ip route 0.0.0.0 0.0.0.0 y.y.y.y    <--where y.y.y.y is the next hop to ATT
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Author Comment

by:Jiggens
ID: 22841212
Its not using NAT yet.  This is a new router configuration but i will give it a try.

thanks,
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Author Comment

by:Jiggens
ID: 22851193
What is the correct  way to setup the NAT.  I am using NAT on my sonic wall though
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Expert Comment

by:JFrederick29
ID: 22851329
Okay, well that is an issue.  The NAT load balancing won't work unless you moved your NAT to the router (off the Sonicwall) but that probably isn't ideal for your situation.

The fundamental problem with the T1's being from different providers is you can't bond them or achieve both inbound and outbound load balancing.  Plus in a failover situation, unless you change the NAT on the Sonicwall to the other ISP address space, your return traffic will never get back to you unless you were to run BGP with both providers and announce both ISP blocks of addresses to both ISP's.  With BGP, you can achieve load balancing.  If you truly don't need the ISP redundancy, you are better off getting two T1's from one ISP and either having them bond them or work with you to do MLPPP or equal cost routing to achieve inbound and outbound load balancing.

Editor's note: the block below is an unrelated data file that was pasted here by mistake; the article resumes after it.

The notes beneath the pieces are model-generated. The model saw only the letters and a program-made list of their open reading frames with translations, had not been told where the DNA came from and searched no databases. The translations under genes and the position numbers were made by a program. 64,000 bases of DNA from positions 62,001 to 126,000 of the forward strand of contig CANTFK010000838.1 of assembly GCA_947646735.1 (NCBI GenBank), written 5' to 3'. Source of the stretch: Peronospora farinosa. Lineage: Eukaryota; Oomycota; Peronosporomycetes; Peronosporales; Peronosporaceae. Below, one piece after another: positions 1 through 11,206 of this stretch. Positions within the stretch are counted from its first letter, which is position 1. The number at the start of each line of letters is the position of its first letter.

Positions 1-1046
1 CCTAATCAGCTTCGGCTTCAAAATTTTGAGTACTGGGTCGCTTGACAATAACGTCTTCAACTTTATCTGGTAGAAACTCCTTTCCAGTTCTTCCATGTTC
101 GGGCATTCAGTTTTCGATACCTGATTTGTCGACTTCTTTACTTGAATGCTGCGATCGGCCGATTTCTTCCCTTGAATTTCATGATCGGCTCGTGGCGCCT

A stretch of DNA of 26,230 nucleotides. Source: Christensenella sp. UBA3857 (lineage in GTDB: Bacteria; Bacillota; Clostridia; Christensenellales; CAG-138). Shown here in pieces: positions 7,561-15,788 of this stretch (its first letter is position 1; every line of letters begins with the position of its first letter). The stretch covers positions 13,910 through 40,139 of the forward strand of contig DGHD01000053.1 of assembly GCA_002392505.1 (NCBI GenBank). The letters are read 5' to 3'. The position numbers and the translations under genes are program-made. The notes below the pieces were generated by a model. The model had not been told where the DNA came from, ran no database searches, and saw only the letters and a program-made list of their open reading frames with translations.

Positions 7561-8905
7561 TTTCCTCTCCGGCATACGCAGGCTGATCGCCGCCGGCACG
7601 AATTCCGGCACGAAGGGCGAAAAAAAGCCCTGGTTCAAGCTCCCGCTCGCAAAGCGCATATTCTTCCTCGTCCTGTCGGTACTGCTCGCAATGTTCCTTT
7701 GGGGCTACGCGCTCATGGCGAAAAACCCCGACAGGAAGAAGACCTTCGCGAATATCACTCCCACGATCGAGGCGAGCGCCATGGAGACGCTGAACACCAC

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Author Comment

by:Jiggens
ID: 22851558
I agree, that having them from the same ISP would be ideal, but it will not work because unfortunately the configuration with XO is under contract and i cant afford to get another t1 from the other provider quite yet.